Casto, now 29, is the first to admit how that city has shaped her creative style. “I always thought I would fall in love with more couture-style makeup, but I really love the experimental and punchy use of color that is affluent in London,” she says. She works with a lot of young designers, who influence her work as well. “Londoners in general are such a mixed group that anything goes, and being in an environment where there are no rules is great as you just tap into what inspires you.”
When we chatted with Casto recently, she told us about her oddest client request (involving PVC), the beauty mistake she’ll never make again, and her advice for budding artists.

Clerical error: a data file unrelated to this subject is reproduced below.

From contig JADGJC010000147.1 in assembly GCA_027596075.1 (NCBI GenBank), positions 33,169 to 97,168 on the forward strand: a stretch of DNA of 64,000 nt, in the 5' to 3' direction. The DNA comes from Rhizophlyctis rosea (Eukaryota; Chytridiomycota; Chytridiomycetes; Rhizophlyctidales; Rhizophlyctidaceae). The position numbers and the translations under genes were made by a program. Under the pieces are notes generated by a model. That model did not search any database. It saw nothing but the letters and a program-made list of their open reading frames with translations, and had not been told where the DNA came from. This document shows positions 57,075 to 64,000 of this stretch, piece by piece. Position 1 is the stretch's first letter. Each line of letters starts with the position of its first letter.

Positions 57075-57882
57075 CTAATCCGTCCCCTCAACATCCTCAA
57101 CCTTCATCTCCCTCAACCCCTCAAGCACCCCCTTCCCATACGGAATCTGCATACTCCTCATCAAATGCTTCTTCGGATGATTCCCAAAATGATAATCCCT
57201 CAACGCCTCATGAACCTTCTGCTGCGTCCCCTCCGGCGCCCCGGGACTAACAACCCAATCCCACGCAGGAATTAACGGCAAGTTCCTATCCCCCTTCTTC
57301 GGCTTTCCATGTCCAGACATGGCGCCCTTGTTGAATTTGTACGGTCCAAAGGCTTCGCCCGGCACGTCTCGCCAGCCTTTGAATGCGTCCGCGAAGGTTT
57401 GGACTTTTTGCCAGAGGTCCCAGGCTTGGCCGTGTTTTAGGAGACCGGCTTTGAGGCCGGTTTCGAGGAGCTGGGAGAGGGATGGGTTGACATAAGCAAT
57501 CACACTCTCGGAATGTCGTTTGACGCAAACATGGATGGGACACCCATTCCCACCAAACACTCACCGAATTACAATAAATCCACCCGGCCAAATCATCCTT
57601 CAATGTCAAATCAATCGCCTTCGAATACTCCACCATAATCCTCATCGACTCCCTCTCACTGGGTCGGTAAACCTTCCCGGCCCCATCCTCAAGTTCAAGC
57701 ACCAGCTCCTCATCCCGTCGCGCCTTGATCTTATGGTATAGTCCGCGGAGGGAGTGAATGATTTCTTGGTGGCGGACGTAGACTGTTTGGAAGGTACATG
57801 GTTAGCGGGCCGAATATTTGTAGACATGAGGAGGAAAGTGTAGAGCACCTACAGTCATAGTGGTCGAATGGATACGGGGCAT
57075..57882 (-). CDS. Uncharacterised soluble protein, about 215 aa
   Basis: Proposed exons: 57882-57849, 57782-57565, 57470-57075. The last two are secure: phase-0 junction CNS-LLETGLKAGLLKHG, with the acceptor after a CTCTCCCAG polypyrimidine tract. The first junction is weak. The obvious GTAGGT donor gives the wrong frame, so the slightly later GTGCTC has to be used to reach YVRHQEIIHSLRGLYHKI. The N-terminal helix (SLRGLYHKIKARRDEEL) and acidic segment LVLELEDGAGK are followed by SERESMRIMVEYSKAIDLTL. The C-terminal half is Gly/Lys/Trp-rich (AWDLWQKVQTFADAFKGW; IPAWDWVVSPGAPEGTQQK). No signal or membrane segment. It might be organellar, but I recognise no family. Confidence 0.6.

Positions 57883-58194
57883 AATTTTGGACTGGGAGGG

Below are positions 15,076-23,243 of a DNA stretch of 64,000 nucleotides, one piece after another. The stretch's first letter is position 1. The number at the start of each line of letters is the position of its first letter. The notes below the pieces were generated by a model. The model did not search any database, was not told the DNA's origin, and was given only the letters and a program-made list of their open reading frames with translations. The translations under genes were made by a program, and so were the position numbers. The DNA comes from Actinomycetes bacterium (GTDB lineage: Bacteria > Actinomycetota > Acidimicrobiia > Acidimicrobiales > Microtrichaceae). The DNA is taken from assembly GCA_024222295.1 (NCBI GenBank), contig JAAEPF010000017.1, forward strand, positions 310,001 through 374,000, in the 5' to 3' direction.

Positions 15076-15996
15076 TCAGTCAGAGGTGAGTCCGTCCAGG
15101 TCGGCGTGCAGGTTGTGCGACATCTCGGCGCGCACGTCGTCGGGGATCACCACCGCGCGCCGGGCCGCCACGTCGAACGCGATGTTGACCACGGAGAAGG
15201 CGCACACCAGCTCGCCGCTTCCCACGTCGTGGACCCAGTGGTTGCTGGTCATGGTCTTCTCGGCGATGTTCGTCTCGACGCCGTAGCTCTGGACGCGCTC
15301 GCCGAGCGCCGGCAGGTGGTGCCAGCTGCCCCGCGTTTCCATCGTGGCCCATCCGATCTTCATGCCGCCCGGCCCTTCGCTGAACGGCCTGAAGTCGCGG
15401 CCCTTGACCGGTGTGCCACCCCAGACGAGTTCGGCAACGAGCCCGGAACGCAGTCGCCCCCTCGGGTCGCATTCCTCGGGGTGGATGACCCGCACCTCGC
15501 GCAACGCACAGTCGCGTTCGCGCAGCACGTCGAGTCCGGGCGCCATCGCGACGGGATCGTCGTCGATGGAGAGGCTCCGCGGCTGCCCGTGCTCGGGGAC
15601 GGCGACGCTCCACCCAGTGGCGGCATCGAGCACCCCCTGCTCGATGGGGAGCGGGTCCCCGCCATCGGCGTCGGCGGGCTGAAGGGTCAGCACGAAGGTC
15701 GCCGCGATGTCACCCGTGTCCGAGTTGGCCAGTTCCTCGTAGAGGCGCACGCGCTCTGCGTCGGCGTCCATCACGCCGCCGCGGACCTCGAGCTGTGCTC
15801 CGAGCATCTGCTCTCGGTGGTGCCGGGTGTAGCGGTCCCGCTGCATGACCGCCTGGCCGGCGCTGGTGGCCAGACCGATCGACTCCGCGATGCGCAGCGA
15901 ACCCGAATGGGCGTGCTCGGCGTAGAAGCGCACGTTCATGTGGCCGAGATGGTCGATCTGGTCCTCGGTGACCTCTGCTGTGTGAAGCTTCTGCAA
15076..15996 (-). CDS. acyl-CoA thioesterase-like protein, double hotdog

“When writing about makeup, I think more objectively and plan a lot. I like to work on pieces over time because I can think about what I’m saying. When doing makeup I don’t really ‘think’ about it. I just see colors and a face and change the dimensions of each. With writing there is a lot more to consider. Words are powerful and can be misconstrued.”
“I’m self-taught to some degree, with years of practice! You’ll hear a lot of makeup artists say ‘You’ve either got it or you don’t,’ and I feel there is a lot of truth to this. With makeup you either throw yourself in, get messy, learn from your mistakes, and then flourish—or you don’t have what it takes to be a makeup artist. There has to be a degree of no fear.”
“I was 4 years old and my mum bought me a little white Tinkerbell Powder compact and lipstick. However the color pigment was like 2%, so there was no chance of me painting the walls with it. After that, I can remember buying blue eye shadow as a teenager. I had some awful makeup phases, one of the more extreme was a goth phase when I used to put red lip pencil in my waterline. It’s an edgy look that works for some but it wasn’t my best phase!”